Original URL: http://www.theregister.co.uk/2013/10/31/vmware_brings_big_data_to_kindergarten_virtualisers/

VMware brings big data to vSphere standard edition

Hadoop, reduced

By Simon Sharwood

Posted in Virtualization, 31st October 2013 04:02 GMT

Virtualisation and Hadoop are a natural fit: who wants every node to be physical when there's computing and storage resources out there that could be put to work performing Hadoopery when you need it, then freed to do other stuff at other times?

VMware noticed the potential for Hadoop on vSphere ages ago and released “Big Data Extensions” to marry the two. Or at least it did so for those willing to pony up the extra bucks for the Enterprise and Enterprise Plus versions of vSphere, with all their extra load balancing and management goodness.

Making the extensions available for just the two more capable and expensive versions of vSphere makes a certain amount of sense given their features look like just the kind of thing that would come in handy when managing lots of virtual machines in a Hadoop cluster. But with world+dog now suggesting Big Data is a fine thing for businesses of any size to at least consider, keeping vSphere Standard Edition users away from the party looks a little restrictive, especially since the software can manage unlimited VMs. It's also not a good look given so many users deploy virtualisation to stand up test and dev environments.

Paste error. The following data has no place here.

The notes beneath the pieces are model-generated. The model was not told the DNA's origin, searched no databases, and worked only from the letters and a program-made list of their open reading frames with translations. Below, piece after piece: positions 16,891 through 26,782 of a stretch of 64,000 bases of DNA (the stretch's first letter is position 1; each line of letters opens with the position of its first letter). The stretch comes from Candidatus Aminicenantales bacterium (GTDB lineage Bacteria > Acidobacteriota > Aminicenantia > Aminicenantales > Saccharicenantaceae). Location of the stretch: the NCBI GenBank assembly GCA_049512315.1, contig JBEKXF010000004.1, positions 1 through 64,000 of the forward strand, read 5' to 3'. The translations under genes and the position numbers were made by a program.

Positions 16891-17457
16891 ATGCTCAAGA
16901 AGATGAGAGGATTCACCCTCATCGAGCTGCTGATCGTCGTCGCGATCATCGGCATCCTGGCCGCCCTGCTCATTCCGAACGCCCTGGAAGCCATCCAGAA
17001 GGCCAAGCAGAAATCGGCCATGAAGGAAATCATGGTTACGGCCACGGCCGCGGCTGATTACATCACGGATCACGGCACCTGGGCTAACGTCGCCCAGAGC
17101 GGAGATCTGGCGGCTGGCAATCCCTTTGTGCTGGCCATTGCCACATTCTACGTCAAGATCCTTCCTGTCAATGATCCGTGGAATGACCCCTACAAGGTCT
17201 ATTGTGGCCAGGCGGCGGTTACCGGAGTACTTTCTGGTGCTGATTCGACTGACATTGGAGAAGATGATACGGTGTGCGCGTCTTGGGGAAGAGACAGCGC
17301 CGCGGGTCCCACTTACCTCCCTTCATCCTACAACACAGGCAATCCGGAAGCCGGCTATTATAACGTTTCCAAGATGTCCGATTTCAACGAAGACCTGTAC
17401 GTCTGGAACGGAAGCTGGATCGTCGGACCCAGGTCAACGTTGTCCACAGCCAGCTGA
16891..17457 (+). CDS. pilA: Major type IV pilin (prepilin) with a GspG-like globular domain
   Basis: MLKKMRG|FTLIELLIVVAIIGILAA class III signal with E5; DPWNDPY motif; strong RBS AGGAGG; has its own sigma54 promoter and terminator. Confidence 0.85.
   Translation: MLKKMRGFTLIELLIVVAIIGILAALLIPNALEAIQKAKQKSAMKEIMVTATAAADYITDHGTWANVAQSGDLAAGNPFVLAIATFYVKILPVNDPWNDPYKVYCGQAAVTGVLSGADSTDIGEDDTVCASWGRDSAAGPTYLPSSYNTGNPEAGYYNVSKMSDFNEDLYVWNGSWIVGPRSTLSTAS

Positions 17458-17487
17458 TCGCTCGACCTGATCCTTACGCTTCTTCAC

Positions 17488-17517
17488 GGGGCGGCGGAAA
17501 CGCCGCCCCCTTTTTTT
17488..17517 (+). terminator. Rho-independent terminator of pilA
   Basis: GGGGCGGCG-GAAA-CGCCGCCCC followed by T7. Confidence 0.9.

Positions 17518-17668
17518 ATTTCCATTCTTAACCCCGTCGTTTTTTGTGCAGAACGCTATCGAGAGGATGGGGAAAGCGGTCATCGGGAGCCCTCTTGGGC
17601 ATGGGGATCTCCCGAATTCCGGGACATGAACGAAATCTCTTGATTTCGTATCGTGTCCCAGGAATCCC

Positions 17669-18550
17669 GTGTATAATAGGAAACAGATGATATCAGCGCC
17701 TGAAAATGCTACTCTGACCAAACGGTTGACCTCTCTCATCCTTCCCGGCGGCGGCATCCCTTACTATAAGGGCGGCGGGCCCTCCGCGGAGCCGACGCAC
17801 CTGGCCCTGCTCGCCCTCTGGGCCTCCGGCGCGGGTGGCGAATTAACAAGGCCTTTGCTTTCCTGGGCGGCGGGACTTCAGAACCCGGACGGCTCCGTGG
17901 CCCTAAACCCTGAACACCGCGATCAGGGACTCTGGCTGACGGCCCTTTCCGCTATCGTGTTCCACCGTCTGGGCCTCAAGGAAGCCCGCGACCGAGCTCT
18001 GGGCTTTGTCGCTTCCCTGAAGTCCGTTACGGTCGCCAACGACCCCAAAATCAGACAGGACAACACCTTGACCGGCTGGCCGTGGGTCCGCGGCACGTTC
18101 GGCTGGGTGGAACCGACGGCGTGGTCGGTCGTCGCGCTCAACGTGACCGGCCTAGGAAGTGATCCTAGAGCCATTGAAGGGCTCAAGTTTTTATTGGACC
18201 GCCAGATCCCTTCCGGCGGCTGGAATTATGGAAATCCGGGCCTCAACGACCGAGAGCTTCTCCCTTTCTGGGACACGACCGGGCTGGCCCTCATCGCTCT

That last use for virtualisation seems to have weighed on VMware's collective consciousness because it has now released the big data extensions for vSphere standard edition, to facilitate “experimentation and proof-of-concept projects to explore the potential of running Hadoop in a virtualized environment.” The release is what VMware calls a “fling” based on stuff its engineers are cooking up for the heck of it and which may be taken public but are not “... guaranteed to become part of any future product offering and there is no support for them.” Flings' licences are of the “if this breaks your entire company it ain't our fault and you can't sue us” variety.

Vmware's description of the download does, however, suggest it can do just about everything the extensions do on mightier versions of vSphere. ®